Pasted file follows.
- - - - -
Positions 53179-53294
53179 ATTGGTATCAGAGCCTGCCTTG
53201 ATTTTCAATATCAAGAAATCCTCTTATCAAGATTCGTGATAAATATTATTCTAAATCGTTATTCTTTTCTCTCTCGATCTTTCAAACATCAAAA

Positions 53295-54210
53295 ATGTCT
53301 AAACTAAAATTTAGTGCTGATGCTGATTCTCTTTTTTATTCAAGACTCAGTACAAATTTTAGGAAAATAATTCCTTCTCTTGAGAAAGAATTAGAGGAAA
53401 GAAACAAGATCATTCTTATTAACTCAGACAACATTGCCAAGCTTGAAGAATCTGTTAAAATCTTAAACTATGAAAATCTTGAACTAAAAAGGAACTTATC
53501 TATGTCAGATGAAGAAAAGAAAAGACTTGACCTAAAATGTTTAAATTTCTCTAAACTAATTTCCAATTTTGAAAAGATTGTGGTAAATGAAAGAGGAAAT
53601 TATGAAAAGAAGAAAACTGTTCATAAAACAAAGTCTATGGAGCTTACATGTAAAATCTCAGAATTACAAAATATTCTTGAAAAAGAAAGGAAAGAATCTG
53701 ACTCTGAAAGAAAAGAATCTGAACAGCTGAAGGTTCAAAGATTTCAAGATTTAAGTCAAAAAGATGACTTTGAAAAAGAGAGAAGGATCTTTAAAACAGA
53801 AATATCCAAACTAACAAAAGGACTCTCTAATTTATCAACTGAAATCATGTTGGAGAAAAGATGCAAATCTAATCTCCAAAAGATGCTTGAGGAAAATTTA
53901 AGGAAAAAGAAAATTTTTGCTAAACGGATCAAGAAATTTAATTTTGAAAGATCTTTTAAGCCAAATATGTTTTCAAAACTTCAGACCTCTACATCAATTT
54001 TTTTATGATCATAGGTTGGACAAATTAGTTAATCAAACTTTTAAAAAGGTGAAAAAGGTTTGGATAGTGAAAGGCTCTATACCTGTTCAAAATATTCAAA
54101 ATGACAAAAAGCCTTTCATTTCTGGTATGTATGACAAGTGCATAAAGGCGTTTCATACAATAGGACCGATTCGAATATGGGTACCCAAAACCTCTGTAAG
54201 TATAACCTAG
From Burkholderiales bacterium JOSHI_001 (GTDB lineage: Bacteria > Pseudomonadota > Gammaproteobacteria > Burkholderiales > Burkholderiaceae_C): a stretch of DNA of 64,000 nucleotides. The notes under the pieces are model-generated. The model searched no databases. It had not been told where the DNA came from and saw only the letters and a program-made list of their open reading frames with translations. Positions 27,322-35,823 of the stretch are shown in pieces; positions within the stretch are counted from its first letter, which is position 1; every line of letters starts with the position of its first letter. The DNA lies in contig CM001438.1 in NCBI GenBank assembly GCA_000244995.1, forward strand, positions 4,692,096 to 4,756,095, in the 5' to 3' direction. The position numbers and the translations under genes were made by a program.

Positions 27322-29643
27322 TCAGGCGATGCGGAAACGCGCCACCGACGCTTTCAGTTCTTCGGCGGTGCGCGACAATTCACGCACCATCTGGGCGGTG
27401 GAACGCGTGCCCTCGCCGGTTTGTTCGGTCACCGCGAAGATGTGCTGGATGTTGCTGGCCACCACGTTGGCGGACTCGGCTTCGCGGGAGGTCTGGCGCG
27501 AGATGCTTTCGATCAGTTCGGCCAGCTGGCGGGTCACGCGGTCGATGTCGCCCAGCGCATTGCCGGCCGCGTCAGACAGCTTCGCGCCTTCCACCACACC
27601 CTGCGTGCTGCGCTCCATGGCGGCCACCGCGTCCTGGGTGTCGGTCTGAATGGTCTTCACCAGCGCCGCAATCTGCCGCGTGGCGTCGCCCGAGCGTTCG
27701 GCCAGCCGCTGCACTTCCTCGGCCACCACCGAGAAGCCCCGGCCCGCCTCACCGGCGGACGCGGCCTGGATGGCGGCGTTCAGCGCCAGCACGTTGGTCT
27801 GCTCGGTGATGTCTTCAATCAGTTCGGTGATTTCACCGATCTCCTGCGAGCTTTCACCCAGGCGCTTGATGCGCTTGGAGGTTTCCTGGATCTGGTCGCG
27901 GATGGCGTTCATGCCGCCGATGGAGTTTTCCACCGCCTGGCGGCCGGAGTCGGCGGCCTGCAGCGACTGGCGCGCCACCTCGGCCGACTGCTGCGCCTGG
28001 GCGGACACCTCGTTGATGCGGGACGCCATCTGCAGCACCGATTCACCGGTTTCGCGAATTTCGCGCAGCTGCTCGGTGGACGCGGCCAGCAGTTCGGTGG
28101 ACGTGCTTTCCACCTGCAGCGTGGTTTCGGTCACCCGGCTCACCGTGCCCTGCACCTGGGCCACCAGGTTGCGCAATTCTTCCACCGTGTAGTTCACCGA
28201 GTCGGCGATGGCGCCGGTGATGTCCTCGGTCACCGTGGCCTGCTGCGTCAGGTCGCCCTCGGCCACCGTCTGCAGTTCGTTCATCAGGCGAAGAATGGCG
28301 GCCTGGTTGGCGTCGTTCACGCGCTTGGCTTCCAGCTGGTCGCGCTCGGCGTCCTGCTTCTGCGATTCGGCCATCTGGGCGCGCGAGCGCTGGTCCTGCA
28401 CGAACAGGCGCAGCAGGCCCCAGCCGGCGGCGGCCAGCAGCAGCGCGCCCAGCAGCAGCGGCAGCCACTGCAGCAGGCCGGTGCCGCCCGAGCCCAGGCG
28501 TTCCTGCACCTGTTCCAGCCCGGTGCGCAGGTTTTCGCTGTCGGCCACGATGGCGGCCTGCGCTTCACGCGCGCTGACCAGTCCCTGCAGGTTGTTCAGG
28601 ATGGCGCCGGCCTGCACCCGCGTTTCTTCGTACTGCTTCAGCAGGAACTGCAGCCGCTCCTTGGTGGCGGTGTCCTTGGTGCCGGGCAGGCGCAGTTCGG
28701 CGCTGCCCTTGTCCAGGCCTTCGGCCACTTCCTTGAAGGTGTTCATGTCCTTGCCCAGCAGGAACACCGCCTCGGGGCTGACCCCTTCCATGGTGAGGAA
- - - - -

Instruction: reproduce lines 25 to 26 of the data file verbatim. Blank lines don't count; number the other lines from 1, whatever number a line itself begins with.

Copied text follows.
28001 GCGGACACCTCGTTGATGCGGGACGCCATCTGCAGCACCGATTCACCGGTTTCGCGAATTTCGCGCAGCTGCTCGGTGGACGCGGCCAGCAGTTCGGTGG
28101 ACGTGCTTTCCACCTGCAGCGTGGTTTCGGTCACCCGGCTCACCGTGCCCTGCACCTGGGCCACCAGGTTGCGCAATTCTTCCACCGTGTAGTTCACCGA